The University of Winnipeg



Understanding the living brain

Morgan Mercredi, Dr. Melanie Martin, Dr. Christopher Bidinosti, staff photo

Morgan Mercredi, Dr. Melanie Martin, Dr. Christopher Bidinosti, staff photo

UWinnipeg study hopes to shed new light on pervasive illnesses

WINNIPEG, MB –The human brain is one of science’s mysteries. Magnetic resonance imaging (MRI) lets us see the brain by creating images with amazing contrast. This diagnostic tool, used at hospitals and clinics across Canada, allows us to study brain structure, tumors and to identify swelling and shrinkage.

Dr. Melanie Martin, Professor of Physics at The University of Winnipeg, (senior author) and her student Morgan Mercredi (lead author) have published their research in the current issue of Magnetic Resonance Materials in Physics, Biology and Medicine. Co-authors of the study are UWinnipeg Physics Professor Dr. Christopher Bidinosti and UWinnipeg graduate, Trevor Vincent.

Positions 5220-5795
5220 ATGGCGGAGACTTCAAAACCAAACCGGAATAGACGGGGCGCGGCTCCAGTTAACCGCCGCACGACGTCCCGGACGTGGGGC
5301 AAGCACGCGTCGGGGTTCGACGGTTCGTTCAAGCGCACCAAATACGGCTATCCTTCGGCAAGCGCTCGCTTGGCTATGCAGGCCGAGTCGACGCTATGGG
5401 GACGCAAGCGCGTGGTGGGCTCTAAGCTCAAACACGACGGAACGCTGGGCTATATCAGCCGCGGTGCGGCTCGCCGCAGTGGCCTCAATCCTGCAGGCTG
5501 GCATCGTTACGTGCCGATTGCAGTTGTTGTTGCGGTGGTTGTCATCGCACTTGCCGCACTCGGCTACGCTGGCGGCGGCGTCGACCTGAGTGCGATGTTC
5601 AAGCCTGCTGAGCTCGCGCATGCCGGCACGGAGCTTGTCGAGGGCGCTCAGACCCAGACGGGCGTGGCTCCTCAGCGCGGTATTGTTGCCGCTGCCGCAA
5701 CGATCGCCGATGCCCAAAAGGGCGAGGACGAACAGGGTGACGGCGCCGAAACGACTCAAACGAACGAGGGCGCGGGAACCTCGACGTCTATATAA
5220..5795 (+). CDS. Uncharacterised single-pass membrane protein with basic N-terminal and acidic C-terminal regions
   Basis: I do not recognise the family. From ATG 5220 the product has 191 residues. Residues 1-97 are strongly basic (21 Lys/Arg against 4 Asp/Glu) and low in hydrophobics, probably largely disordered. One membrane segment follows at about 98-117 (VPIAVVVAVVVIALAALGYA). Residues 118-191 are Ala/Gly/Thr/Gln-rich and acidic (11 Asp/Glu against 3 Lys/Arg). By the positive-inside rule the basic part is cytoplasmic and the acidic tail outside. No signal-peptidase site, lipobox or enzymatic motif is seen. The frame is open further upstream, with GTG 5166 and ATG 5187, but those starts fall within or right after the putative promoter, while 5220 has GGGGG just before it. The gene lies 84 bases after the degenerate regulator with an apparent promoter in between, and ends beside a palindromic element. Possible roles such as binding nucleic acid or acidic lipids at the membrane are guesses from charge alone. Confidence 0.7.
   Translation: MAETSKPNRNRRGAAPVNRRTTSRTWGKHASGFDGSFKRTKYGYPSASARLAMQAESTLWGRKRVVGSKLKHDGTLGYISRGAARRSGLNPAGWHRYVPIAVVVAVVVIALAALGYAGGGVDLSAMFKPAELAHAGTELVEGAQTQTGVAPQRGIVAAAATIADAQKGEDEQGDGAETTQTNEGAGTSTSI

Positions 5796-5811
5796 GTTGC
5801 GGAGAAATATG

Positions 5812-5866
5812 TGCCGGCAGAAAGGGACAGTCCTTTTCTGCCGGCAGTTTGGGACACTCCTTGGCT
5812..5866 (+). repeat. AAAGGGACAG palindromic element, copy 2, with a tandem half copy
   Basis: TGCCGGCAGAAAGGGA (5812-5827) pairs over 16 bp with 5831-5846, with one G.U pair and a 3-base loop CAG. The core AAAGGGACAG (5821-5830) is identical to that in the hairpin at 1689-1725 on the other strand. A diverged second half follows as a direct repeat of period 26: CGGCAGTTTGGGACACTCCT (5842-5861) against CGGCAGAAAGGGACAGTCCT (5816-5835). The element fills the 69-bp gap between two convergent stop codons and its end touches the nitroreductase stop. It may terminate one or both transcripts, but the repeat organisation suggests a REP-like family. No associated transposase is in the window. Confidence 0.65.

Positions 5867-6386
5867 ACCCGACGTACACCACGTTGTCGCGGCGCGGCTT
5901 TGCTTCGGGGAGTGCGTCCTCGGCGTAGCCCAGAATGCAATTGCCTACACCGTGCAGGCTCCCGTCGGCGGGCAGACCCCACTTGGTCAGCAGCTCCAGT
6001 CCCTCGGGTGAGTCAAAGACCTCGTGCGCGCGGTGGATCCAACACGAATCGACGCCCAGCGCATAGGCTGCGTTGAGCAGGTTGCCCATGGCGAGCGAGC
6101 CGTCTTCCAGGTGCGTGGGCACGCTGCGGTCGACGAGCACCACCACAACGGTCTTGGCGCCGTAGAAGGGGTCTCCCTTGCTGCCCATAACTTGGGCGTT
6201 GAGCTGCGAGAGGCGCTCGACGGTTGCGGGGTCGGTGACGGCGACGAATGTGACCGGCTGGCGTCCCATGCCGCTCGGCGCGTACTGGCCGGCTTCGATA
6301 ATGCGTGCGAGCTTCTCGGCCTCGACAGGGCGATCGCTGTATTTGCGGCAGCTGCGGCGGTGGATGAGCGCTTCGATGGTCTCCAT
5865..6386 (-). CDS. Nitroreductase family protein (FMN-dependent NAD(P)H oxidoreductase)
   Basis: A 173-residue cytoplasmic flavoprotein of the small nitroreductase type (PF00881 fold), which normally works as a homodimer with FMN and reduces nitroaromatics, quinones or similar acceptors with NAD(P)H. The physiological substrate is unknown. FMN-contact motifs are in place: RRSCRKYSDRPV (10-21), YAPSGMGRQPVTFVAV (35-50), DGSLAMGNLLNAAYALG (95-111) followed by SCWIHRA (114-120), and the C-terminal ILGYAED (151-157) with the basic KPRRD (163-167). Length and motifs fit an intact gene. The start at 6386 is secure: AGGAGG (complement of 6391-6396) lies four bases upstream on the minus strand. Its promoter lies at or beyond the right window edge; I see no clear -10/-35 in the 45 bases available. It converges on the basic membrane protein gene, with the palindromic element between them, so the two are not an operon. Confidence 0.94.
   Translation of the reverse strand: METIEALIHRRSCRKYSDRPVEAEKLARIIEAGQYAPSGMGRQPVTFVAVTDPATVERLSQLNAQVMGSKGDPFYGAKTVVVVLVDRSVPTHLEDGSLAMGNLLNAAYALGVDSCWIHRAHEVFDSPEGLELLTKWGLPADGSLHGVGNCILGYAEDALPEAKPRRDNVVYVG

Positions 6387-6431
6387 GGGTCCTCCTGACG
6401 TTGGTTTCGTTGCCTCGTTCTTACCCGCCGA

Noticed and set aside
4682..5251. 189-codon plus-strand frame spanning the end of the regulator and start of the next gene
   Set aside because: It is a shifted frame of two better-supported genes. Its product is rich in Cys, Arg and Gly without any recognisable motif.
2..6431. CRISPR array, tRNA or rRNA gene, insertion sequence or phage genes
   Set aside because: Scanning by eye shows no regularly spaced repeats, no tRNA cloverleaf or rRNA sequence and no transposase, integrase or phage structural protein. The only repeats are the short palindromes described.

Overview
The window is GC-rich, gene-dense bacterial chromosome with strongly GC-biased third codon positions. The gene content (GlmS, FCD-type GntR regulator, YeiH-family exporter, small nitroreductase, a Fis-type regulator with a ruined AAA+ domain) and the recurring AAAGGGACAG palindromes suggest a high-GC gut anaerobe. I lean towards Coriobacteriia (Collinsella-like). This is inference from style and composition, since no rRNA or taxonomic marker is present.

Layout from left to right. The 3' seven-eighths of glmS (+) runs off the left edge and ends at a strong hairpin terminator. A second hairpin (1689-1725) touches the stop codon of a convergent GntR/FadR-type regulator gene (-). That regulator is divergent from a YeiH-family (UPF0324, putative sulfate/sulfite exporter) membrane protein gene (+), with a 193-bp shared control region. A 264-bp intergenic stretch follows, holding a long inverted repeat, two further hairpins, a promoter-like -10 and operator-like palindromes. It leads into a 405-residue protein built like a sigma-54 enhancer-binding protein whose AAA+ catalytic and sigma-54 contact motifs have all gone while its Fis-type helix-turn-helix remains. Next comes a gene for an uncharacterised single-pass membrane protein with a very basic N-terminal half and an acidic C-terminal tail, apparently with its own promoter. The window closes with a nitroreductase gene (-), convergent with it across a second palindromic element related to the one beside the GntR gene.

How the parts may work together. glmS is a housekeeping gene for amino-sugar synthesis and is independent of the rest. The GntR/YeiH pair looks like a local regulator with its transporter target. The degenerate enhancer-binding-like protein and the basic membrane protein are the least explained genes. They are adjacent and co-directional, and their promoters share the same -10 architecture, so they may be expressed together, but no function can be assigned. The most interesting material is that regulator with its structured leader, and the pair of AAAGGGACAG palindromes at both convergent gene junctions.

Martin’s team use physics to strengthen MRI capabilities. They have developed a method to calculate the sizes of small tissue structures, those finer than one human hair, using MRI. This opens the door to enhancing our ability to diagnose and understand pervasive conditions such as Alzheimer’s disease, autism, schizophrenia, multiple sclerosis, and fetal alcohol spectrum disorders.

“We are pushing the limits of MRI so we can ‘see’ microscopic structures inside the living brain,” said Martin. “Hopefully we will be able to see when and where things go wrong so we can figure out how to prevent the structural changes due to disease.”

“It’s great to have the opportunity to be at the cutting edge of research here in Manitoba,” said Mercredi, who is now Dr. Martin’s Physics and Astronomy PhD student at the University of Manitoba.

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Diane Poulin, Senior Communications Specialist, The University of Winnipeg
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